Figure 1 represents the pathophysiological concept that CHF is characterized by a chronic low level of myocardial injury leading to degradation of structurally bound proteins, including cardiac troponin (9). The concept of measuring cardiac troponin in patients with CHF was introduced in 1995. In a pilot study, Missov et al. measured cTnI in 11 endstage heart failure patients and in 11 control subjects (10). They found that 2 of11 patients with CHF had levels of cTnI above the upper reference limit of the assay (0.1 ng/mL), whereas an increased concentration of troponin was not detectable in any of the control subjects. In a follow-up study, the same investigators used a more sensitive immunoassay to measure cTnI (11). This assay had a lower limit of detection, 3 pg/mL, and no cross-reactivity with the skeletal muscle isoform of troponin I. The results showed that the mean concentration of cTnI was 72.1 ± 15.8 pg/mL in stable ambulatory patients with New York Heart Association (NYHA) class III or IV heart failure, compared with 36.5 ± 5.5 pg/mL in hospitalized patients without cardiac disease, and 20.4 ± 3.2 pg/mL in
Congestive Heart Failure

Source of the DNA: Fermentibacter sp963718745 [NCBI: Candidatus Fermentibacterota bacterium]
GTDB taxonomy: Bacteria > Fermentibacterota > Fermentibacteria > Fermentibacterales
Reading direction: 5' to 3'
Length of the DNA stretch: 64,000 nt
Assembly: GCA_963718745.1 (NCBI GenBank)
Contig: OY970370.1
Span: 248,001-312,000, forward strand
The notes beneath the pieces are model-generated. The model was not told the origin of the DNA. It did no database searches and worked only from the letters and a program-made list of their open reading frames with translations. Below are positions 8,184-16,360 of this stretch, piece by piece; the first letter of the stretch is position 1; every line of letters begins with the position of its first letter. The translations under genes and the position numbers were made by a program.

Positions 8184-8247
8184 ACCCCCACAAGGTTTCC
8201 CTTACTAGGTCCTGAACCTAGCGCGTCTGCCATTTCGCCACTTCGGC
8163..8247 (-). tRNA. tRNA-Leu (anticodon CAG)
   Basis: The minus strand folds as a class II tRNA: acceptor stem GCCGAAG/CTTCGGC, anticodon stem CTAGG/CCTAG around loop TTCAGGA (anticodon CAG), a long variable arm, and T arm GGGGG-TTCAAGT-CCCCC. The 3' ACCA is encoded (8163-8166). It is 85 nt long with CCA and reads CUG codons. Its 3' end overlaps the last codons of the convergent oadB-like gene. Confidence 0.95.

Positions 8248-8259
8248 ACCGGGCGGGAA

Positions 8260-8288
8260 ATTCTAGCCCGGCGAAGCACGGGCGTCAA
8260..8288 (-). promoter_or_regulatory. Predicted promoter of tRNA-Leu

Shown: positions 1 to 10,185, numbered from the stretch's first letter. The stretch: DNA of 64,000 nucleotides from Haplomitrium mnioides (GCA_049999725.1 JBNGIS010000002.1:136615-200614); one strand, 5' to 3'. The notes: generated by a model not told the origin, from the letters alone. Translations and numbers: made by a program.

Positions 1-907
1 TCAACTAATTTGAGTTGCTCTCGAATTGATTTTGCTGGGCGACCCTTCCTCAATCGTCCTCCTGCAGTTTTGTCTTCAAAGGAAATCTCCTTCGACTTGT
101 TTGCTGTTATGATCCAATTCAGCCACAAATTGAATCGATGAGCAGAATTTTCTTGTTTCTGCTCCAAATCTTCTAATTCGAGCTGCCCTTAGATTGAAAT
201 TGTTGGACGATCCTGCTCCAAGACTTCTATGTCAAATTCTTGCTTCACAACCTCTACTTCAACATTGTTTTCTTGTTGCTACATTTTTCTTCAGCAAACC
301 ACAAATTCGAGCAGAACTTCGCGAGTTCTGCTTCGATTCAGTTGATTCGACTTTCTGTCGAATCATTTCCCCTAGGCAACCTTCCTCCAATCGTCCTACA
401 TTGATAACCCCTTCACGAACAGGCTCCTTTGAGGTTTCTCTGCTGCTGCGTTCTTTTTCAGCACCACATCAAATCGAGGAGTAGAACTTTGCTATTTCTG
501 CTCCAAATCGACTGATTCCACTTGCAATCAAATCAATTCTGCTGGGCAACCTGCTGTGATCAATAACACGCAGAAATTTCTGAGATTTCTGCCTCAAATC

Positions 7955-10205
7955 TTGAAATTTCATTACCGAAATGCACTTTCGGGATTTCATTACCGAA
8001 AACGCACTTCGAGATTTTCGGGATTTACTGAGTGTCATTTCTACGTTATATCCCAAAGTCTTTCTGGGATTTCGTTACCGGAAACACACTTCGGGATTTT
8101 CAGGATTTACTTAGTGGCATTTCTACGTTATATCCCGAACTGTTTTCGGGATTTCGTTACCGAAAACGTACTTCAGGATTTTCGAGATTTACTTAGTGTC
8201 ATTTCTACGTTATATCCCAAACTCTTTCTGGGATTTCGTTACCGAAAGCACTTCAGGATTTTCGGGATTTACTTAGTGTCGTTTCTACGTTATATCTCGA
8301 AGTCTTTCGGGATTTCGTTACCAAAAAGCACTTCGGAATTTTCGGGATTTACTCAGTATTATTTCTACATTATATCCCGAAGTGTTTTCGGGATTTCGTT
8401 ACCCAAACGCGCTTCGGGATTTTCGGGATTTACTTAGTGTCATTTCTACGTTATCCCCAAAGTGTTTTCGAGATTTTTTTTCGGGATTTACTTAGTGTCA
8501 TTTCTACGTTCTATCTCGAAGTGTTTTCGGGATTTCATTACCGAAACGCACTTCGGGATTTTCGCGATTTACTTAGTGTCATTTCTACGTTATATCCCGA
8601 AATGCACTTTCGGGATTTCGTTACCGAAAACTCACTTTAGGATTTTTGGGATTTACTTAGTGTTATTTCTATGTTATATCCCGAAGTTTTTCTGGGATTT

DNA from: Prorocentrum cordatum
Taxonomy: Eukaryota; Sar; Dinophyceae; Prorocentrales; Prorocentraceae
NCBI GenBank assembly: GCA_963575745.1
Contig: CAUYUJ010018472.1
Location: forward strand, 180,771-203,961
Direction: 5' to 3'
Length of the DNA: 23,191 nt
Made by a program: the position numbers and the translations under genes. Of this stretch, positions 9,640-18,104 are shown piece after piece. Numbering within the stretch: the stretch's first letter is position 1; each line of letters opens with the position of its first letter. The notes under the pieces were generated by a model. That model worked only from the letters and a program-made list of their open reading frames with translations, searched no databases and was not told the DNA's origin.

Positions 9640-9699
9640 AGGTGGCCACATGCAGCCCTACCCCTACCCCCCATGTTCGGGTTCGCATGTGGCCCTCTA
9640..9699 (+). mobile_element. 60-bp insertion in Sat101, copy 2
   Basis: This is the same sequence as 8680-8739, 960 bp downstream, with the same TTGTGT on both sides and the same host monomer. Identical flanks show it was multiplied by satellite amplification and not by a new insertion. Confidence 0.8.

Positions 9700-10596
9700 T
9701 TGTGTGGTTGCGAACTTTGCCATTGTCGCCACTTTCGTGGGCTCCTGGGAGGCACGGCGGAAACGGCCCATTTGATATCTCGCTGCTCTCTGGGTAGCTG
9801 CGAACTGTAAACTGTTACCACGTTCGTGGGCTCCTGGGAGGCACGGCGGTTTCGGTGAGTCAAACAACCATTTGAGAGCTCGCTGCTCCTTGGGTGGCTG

Congestive Heart Failure
healthy blood donors (p < 0.01 for each vs heart failure patients) (Fig. 2A). Although lacking the high specificity of cardiac troponin for myocardial damage, measurements of cardiac-specific isofocus of creatine kinase (CK-MB) and myoglobin, two additional biomarkers of necrosis, produced similar results (Fig. 2B,C). These data provided the first evidence for ongoing myocyte injury and an increased concentration of cardiac troponin in the peripheral blood of patients with advanced heart failure and showed the potential usefulness of cardiac troponin as a specific and sensitive biomarker in severe CHF.
These findings have subsequently been validated in multiple clinical studies. In a study of a similar population of patients with heart failure and matched control subjects (12), heart failure patients had significantly elevated levels of cTnT (Table 1), with the concentration of cTnT correlating inversely with LV ejection fraction (LVEF). These data confirmed that sensitive biomarkers of necrosis are increased in patients with CHF and parallel the severity of the disease. Logeart et al. (13) also documented ongoing cardiac cell injury using cTnl in 71 patients with nonischemic cardiomyopathy and NYHA Class II-IV heart failure. In their study, heart failure patients with elevated cTnl were more likely to have echocardiographic findings of a concentric remodeling pattern and evidence of diastolic dysfunction. Others have shown that patients with advanced CHF and detectable levels of cTnI have significantly more impaired hemodynamic profiles, including higher pulmonary capillary wedge pressure and lower cardiac index (14).
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